by Jacki Waters
Feelings of sadness, anger, and frustration are common when you’re in pain, but when pain continues for months or years, every day can feel like a struggle, and the joy of life slowly starts to fade.
According to the National Institutes of Health, chronic pain is pain that lasts longer than 12 weeks and adversely affects many facets of life, including sleep, relationships, appetite, physical health, and more. With some lifestyle adjustments and exercises, you can better manage your chronic pain and begin to enjoy life more.
“Lack of sufficient physical activity and being out of shape increases the risk of injury and exacerbated pain,” says Clear Passage Physical Therapy & Physiotherapy, which is why exercise is an important part of managing chronic pain. The Arthritis Foundation states that excess weight puts more pressure on your joints, increasing pain. In addition, excess fat tissue sends out chemical signals that increase inflammation, leading to more pain. Exercise helps keep your weight in check and causes your brain to release endorphins, which improves your mood – both outcomes help alleviate pain.
Your diet also affects your weight, so be sure to consume nourishing foods in healthy quantities. Eat plenty of fresh fruit and vegetables, whole grains, and lean protein. Be sure to avoid processed foods, red meat, and sugary drinks. Getting adequate rest is also crucial in pain management and overall health. When you’re in pain, it can be difficult to sleep, and alcohol can aggravate sleep issues, especially if consumed an hour before bedtime. Consider reducing alcohol consumption or eliminating it altogether.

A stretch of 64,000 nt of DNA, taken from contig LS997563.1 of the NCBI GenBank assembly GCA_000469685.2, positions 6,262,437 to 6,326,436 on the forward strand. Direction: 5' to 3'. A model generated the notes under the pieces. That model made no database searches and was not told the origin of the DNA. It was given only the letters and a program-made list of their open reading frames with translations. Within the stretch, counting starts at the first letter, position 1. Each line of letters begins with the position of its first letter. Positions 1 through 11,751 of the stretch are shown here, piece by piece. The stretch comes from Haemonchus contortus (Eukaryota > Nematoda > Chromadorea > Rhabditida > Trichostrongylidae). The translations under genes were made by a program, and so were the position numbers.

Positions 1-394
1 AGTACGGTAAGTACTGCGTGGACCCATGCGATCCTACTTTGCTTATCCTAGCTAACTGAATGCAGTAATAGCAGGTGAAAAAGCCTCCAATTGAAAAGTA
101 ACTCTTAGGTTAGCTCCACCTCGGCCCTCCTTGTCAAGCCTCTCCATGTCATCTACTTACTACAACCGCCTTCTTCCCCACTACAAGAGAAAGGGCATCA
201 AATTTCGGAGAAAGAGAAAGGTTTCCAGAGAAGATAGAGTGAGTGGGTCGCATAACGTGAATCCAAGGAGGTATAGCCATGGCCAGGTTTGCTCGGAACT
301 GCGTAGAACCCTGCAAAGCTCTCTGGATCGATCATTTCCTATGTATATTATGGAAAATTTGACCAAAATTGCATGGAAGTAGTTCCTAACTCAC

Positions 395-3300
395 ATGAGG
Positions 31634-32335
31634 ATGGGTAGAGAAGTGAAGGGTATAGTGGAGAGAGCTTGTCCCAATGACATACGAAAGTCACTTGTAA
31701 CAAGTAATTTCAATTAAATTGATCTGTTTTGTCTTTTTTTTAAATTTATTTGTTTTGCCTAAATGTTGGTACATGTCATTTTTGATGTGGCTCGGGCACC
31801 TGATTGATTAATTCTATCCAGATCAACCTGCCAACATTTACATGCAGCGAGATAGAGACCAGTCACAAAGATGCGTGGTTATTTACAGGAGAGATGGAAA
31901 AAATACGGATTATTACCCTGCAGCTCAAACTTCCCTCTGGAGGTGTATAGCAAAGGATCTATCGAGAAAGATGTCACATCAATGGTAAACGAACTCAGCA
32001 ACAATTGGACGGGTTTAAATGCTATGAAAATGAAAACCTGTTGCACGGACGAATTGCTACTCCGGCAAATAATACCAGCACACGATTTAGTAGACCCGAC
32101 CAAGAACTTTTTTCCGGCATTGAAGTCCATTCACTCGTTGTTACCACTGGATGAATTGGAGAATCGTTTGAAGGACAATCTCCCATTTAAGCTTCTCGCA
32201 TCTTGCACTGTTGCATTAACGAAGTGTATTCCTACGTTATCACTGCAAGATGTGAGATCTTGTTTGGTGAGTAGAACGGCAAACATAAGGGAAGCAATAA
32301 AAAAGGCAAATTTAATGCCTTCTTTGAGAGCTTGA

Stress and all of the negative emotions that come with it can increase your body’s sensitivity to pain. Find ways to reduce and control your stress levels. Try to cut stress out wherever possible and have a better hold on the remaining stress. To relieve stress, attempt relaxation techniques, such as guided imagery, calming music, or yoga.
As stated above, yoga is a great way to relax. It also improves flexibility, balance, and strength. You can modify yoga to meet your specific needs and challenges. For example, you can use props (such as blocks, pillows, or a chair) to make poses more comfortable. The Arthritis Foundation adds that poses can be modified by not going “deep” into the positions.
Instead of ignoring or fighting your pain, it may be more effective to explore the sensations of pain and illness as they rise and fall in your body, according to Psychology Today. This approach is known as mindfulness meditation, and it has been shown to reduce chronic pain by 57 percent, with skilled meditators reducing it by over 90 percent. “In effect, mindfulness teaches you how to turn down the volume control on your pain,” says Psychology Today.
The Aquatic Therapy & Rehab Institute claims that water is most likely the oldest medium of physical treatment with physiological and psychological benefits. Someone can exercise and move in water, especially warm water, with little or no pain. Also, due to its buoyancy, you can move around in the water with little effort. Even though it feels effortless, water also creates resistance, which increases muscular strength and endurance. Most chronic pain sufferers find water exercise to be rewarding and find that it enhances their mood, which in turn creates a sense of hope and feeds the motivation to continue.
Beyond diet, exercise, and other activities, the Washington Post recommends engaging in solving your pain issues, avoiding isolating behaviors, improving communication with your loved ones and doctors, and working with a counselor. It’s also important to incorporate structure, activities, socialization, purpose, and meaning into each day of your life. By actively participating in your wellness, activities you enjoy, and support groups, you can greatly improve your overall well-being and happiness and work toward managing your pain.